There and Back Again

     A tale of Depression and Anxiety

 

     First of all I want to say how serious an issue this is. None of what I’m about to say is in anyway making light of or playing down mental illness. This is a personal opinion of a very personal journey. And after a very scary moment last week, I woke up to the realization that I was a very broken person, and that I was running out of glue. And that’s ok.
     “Can’t you just snap out of it?”
     “You have so many things to be thankful for”
     “Are you sure it’s that hard?”
     “I don’t understand why it’s such a big deal”
     “There are people who have it worse off then you”
      These are honestly the ignorant things people have said to me in regards my mental health. And it’s these sort of things that make me want to have a grade A, PTSD freak out, and show them every anxiety, thought, insecurity, and demon that I deal with every single moment of my day.
      Crazy lady in aisle 6!
      The biggest mountain I have had to get over in all of this, is not making my own judgements on my own illness, I have a tendency to play it off as “No big deal” or to even think to myself that it doesn’t have the same level of concern as other things in my life.
     This is not the case.
     I cannot ask someone to understand my illness, without giving it the same serious thought. If I had a broken leg I wouldn’t expect myself to heal instantly and not feel any pain. But when it comes to mental illness, people seem to have a hard time understanding that it is just as difficult to overcome as a physical injury. The whole concept is that if the can’t be seen by the human eye, it’s not a real thing. Sometimes my illness requires me to take it easy and I can’t be in crowded places, around certain people, or sometimes I shut down entirely and don’t move from bed.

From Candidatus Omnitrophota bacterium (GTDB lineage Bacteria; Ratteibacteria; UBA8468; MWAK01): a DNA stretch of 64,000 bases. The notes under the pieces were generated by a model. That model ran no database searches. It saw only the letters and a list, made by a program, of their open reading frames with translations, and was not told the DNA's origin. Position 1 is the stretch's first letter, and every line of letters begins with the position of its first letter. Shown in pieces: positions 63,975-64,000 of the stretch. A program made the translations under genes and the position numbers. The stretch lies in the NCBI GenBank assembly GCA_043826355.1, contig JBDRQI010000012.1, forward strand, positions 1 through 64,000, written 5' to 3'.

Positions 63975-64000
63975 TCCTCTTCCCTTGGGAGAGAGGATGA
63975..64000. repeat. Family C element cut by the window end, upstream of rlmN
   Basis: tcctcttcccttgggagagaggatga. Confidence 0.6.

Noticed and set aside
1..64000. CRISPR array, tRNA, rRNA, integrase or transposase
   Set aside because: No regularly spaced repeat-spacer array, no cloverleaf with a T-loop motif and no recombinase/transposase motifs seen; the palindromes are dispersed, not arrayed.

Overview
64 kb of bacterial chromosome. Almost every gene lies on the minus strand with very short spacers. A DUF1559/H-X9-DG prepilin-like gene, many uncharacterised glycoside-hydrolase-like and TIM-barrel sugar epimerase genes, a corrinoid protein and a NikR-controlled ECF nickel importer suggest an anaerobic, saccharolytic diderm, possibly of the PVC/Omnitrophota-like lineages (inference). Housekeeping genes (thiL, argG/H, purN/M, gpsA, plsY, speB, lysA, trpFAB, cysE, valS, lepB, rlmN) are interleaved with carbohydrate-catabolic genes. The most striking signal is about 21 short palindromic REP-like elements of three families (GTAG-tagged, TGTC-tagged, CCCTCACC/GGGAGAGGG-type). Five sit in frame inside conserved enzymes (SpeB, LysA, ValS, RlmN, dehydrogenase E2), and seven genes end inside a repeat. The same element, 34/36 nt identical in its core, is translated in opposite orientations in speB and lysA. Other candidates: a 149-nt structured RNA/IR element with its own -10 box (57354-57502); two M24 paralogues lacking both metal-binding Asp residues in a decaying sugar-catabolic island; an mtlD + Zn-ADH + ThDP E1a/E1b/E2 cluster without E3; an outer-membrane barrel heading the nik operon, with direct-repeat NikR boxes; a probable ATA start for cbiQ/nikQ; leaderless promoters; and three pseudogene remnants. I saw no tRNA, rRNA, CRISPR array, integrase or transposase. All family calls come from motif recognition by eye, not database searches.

Self reflection is something that I thought I was pretty good at until I was faced by close friends and family who were concerned with my health and safety. It was almost an episode of “Intervention”, and they were trying to save me from my own mind. And it’s not as if I went to a club and decided to try the newest hip chemical concoction, A mental downward spiral can be triggered by a variety of things. And that’s why it’s not only important to be self aware, but to have those close to you who have the loving sense to help.
     They saved my life.
     Now, let’s talk about the moment my world shifts into a panic attack.
     It’s as if I was once again in a car accident, the world stops and all sounds are muffled. I revert into a flight mode and try to hide myself away from everything. The panic part of me has a reaction and its as if my conscious mind is left there to sit paralyzed until everything can return to normal.
     You know those movies where the protagonist is in a fight or goes into a crazy/drunken/high state and starts doing the strangest things and you watch and comment out loud at the screen:
     “Get out of there!”
     “What are you doing?”
     “You’re going to be fine, just turn around!”
     Now imagine, that you’re watching yourself do those things, and you can clearly hear that voice in your head.
     And there is nothing you can do about it.
     Last week something was different though. It felt as if the broken and sick part of my mind had beaten and knocked out the conscious part, leaving me only with the sickness. It was like a J.J.Abrams film with lens flairs, voices talking over one another, and a cut to black. And when I really came too and understood that one of those voices was mine, and that in my sickness I had admitted an overwhelming defeat and loss of hope. Sadness overcame me and I cried.
     The aftermath of this event was sobering, and there are some tough choices that are being made. But I really saw a darkness that I never want to see again.
     So putting myself first is a priority, and hopefully through all of this I am able to help someone else understand that just because their illness is unseen, that it doesn’t make any less then a broken leg, or disease.
 Remember ‘Crazy’ and ‘Weird’ are just words, not labels.
 You are strong!

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